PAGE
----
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I don’t do vacation bible school anymore.  Every protestant church in
the South has VBS for one week every summer.  It’s sort of like camp,
only the kids sing hymns, do crafts, and play games, all having to do
with Jesus.  And the last day–or evening–parents are invited to see
their children on stage demonstrating what they have learned.  They
get to see what teachers learned too, because the kids won’t perform
if the teacher isn’t on stage, suffering along with them.

One year I allowed myself to be talked into teaching the kindergarten
class.  “Piece of cake,” the coordinator of bible school assured me.
“How much trouble can a handful of five-year-olds be?”

Plenty, it turns out.  First of all, there were more than a handful.
Twenty, to be exact. Twenty squirmy, talkative, rough-housing,
rock-toting kids.  Or at least one had a rock.  “Just for self
defense,” the little girl with golden curls assured me.  “Just until
I’m old enough to have a gun.”

I talked her out of the rock and then announced that we would have our
bible lesson for the day.  “I druther wrestle,” said a little boy
wearing about eight bandaids.  He threw himself on top of the boy on
his right, and the two of them went rolling across the floor. Several
other boys and Goldilocks joined the pile-up.

“Back to your circle right now!” I ordered in my most authoritative
voice.  It worked.  Our circle reformed, sort of.  “We’ll sing some
songs,” I said.  I’m sure you all know ‘Jesus Loves me.’”

If they didn’t, they knew it by the time we’d done eighteen rounds.
Then we colored pictures of Jesus giving the Sermon on the Mount,
Jesus blessing the loaves and the fishes, and Jesus blessing little
children.  Then it was time for crafts, where each child was given an
oatmeal box, a juice bottle and ten drink straws and told to construct
Noah’s Ark.  At mid-morning snack I got to see how well the other
teachers were doing with their kids.  They all had different
techniques, but they all had achieved the same result–obedient,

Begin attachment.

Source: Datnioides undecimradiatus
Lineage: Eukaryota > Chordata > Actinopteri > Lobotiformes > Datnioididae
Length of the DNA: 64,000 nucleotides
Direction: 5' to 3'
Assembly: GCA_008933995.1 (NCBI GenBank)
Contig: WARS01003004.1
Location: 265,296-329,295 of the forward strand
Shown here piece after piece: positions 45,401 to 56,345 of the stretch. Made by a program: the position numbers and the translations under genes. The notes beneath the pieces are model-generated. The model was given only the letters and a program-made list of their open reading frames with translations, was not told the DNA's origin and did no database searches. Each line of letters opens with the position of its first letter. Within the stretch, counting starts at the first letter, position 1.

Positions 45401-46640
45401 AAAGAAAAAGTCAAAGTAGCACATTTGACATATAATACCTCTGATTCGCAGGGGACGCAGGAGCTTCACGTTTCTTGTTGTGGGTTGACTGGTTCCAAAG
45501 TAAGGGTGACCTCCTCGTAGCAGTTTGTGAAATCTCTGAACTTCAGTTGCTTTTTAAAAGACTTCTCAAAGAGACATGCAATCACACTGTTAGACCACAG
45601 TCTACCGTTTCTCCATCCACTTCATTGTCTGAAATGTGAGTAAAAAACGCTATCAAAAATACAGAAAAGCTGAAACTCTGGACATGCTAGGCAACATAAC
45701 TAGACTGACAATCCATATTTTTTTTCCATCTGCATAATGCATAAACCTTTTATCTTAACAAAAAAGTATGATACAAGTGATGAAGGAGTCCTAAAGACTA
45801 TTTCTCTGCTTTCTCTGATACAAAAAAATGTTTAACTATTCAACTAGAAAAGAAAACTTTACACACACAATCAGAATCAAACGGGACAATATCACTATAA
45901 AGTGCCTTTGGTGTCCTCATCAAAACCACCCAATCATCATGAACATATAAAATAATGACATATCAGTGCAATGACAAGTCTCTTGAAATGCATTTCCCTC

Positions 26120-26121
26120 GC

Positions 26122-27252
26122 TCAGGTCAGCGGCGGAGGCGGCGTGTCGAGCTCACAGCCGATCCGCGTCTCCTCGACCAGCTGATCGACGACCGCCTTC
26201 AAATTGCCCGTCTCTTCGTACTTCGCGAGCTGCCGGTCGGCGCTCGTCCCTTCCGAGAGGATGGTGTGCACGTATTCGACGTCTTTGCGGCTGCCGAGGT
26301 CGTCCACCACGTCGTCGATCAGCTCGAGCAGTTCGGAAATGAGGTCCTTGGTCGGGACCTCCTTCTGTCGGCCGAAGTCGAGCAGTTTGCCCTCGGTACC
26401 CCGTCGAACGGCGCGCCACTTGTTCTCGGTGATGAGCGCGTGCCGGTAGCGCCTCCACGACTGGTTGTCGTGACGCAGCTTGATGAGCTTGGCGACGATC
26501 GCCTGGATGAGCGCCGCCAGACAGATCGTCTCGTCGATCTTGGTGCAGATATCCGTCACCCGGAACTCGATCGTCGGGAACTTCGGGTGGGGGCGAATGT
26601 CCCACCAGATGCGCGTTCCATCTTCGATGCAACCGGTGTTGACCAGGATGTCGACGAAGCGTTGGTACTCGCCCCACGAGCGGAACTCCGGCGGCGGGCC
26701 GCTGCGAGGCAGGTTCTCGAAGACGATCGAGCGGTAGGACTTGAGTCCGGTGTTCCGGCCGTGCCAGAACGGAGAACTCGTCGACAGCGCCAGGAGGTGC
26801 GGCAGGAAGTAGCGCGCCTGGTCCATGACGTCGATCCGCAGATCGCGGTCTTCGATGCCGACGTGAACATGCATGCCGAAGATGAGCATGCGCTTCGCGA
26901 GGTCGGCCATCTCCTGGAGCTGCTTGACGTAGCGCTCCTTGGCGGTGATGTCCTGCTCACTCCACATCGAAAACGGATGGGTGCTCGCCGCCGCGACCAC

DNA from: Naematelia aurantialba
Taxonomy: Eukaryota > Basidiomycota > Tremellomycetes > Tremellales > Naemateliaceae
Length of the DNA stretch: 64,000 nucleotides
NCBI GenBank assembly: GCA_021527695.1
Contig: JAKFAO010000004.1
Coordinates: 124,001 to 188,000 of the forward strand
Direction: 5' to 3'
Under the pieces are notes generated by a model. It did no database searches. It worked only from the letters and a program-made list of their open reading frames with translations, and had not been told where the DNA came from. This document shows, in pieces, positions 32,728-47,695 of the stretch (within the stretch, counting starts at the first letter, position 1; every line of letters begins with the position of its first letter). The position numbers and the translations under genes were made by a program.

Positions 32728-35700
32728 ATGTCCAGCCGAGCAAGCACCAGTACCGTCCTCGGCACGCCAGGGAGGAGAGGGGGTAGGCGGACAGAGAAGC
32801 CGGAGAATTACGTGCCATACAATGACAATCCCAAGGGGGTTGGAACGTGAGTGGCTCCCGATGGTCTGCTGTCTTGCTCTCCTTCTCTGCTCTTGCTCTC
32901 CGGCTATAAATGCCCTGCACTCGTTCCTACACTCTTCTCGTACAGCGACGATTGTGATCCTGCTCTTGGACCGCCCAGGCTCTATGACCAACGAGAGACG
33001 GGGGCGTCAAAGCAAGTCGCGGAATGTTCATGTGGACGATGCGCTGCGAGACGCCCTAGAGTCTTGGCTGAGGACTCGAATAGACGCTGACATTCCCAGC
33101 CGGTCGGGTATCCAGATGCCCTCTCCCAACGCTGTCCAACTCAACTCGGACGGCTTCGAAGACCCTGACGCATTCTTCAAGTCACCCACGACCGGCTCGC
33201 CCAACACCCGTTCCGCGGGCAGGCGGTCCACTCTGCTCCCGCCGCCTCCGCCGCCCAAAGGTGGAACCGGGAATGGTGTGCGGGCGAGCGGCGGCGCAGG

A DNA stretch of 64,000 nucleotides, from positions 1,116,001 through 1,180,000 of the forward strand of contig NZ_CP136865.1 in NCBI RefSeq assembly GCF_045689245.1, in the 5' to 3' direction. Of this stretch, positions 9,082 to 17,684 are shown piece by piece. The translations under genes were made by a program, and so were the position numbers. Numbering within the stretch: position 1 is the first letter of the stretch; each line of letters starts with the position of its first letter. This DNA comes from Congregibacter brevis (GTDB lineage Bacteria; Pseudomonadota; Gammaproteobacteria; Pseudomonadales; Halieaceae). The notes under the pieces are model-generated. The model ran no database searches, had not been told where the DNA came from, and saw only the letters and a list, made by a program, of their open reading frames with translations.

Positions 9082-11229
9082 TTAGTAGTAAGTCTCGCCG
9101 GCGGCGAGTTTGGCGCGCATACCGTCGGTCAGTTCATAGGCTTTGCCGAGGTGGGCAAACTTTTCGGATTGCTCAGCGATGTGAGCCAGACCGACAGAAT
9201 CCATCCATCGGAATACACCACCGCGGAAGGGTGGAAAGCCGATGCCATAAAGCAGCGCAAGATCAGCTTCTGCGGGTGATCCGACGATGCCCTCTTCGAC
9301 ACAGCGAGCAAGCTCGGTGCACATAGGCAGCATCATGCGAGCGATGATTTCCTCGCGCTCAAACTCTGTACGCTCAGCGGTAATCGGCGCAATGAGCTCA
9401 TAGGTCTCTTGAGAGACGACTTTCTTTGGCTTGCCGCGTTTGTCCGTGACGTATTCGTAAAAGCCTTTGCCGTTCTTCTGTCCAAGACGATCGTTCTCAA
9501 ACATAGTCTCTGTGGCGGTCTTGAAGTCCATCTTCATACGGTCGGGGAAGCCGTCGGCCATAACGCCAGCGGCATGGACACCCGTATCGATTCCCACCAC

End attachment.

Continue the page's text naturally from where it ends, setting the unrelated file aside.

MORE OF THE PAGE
mannerly angels quoting scripture.

The second day was pretty much the same, and I felt pretty bad about
myself–I’d probably not instilled more than a thimbleful of scripture
in two days.  All right, I thought, tomorrow, we are going to do an
activity and bring scripture into it.  Somehow.

On Wednesday I arrived early, carrying all the cookie sheets I owned,
plus all my mother-in-law owned.  Many of those pans were older than I
was.  I also took cookie dough, a rolling pin, cookie cutters, and
tubes of decorating icing in six colors for writing verses on cookies.

Goldilocks zeroed in on the pans.  Lifting sheet after sheet with two
fingers, she inspected them and wrinkled her nose.  “I’ll not eat any
cookies baked on these,” she announced. “They’re dirty.”

“No,” I assured her. “They are just old and discolored.”

She shook her head.  “Dirty.“

“Dirty,” chorused the rest of the class.

“Okay,” I said, don’t eat them, “but we’re going to make them.”

We did. We had flour and dough all over the classroom.  Before we got
to the verses, The kids had used the icing to decorate themselves and
their clothing.  Goldilocks wiped up one dribble of icing from the
floor with one finger and licked it off.

It took me two hours after the kids left to clean the room.

Friday at the closing program, we sang eighteen rounds of “Jesus Loves
Me,” and sat down to polite applause.

Now when our church asks for volunteers for bible school, I’m the
first to raise my hand. “Put me down for brownies and Kool-Aid for
refreshments,” I say.

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